Failing your matric can be a shock, but it doesn’t have to signal the end of your educational hopes and dreams. If you have failed your matric, these are some things you should consider to find a new way forward.
Matric Results: Things to Do if You Do Not Pass
Firstly, do not panic or take drastic steps based solely on your academic performance in matric. Yes, it may close some academic doors for you, and it may come as a disappointment, but it is not the end of your world or future. Instead, take charge of your personal narrative and decide on a path forward.
If you have had a stronger academic record in school than your end results suggest, your first steps should be checking that there haven’t been administrative errors with your paper through remarks and rechecks. This may identify a problem that has nothing to do with your performance.
If you know that your academic performance is adequately reflected in the failure you received, or there were circumstances beyond your control, you can still make your way towards a better academic result through supplementary examinations (retaking matric). A little extra time and dedication may be all you need to achieve your ideal matric pass.
Alternatively, while you will not be able to pursue tertiary education without a matric, there are job roles and even learnerships you can apply for without a matric, and investigating your options in that regard.
1. Request a Remark of Your Matric Results
A remark of your matric results means having another trained marker completely re-evaluate the marks you received for the subject by starting the marking from scratch. No matter how vigilant the markers are, the sheer volume of students writing their matric exams every year means that mistakes can happen. There is also the ‘recheck’ option, which is less in-depth and will simply make sure that all assigned marks from the original marking have been correctly tallied.
The government has tried to make this an even easier process by now offering online request options for remarks. You will need to register on the relevant portal. Once you log in here, you can access the option to have your matric results remarked, as well as get further help through the Department of Basic Education should you wish.
The service is not free- it will cost you about R30 for a recheck and about R110 for a full remark currently. If you want to be able to see your exam paper, expect to pay out another R212 after the remark fee. However, if you expected to do better on the paper, or your received matric result does not seem to correlate with your academic performance through your school years, getting a remark is a sensible first step to seeing what went wrong with your received results.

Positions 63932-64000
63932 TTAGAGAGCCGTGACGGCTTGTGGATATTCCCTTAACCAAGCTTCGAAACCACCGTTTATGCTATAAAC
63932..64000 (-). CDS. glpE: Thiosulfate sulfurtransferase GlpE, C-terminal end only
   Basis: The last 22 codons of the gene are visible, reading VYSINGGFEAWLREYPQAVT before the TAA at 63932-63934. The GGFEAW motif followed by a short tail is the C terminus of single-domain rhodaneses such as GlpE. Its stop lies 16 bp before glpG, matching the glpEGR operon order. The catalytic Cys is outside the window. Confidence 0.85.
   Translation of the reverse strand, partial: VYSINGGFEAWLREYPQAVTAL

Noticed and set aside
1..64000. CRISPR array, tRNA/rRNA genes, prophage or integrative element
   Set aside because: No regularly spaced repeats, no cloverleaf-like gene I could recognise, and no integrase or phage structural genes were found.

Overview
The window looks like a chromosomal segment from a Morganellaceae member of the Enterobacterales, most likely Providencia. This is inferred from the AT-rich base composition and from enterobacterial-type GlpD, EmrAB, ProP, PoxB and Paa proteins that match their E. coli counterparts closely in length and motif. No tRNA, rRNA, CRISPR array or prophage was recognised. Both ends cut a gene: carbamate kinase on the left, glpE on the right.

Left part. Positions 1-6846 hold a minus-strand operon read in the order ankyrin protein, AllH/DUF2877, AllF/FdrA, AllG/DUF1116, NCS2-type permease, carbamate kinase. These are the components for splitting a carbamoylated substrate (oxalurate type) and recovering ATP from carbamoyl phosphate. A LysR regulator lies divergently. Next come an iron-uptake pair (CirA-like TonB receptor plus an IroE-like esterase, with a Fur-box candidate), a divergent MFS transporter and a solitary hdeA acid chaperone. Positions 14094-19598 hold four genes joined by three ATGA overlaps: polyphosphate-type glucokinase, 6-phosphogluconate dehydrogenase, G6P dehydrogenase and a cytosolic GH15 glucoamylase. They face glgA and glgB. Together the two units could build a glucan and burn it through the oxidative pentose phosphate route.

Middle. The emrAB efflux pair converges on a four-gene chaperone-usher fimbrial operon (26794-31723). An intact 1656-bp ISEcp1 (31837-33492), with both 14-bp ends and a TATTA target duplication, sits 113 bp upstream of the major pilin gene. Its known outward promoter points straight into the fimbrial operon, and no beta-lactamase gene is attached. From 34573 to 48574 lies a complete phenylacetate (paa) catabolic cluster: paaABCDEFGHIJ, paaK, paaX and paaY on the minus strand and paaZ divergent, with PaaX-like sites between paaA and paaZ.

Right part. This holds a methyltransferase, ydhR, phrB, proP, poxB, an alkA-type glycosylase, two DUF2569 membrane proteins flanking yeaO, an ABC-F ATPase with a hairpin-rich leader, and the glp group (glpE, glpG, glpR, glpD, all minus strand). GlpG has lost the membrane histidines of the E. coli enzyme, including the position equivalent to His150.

If you know that your academic performance was sub-par, however, and you expected to fail, this step may be worth skipping and applying yourself to other options on our list.
2. Consider a Recheck
Another alternative you may consider before taking the full remark route is whether a simple recheck is called for. Many opt to choose both at once. Unlike the full remark, which marks the paper from scratch again as if the previous result never happened, a recheck will simply tally all marks on the paper, ensuring the total is correct, and making sure the marks from sections have not been skipped. If you are in a fee-paying bracket, it is much cheaper and may be enough to pick up a missing question, section, or even paper.
3. Attend Supplementary Exams
While you are under 21, you have the option to retake your matric exams (or specific subjects) entirely. This can be done both when you outright fail a subject, or if you simply want to get better marks. This should also be used by those who missed taking an examination due to unforeseen circumstances, like a family death. As with matric remarks, the closing date for supplementary exams is only a few weeks after the initial result release date. So act fast if you want to use this option.
In most provinces, you cannot yet apply for supplementary exams online and will need to do so through a hard copy application. There are two sessions offered annually- June and November. Consider which you want to use carefully. The June session is great if you were prepared for an exam you missed, or are confident you can increase your knowledge within the 6 months. This puts you almost back on track with your peers, too. However, if academic ability and performance was a key factor in your failure, taking the extra time to be fully prepared could be smart.
4. Study Again
Remember, you are still officially out of school, so no one will be forcing you to work or standing over you. You will need to take the initiative to find a tutor, work through old papers and the coursework, or attend the learning classes offered by the government to support you through your supplementary examination. You cannot simply ‘wing it’ and pitch up at the exam session unprepared if you want to do better than last time. And only you can decide how much further study is needed.
While failing your matric is a setback, it isn’t the end of the road. There is plenty you can do if you do not pass your matric. So stay positive, look at your alternatives, and make a plan accordingly.
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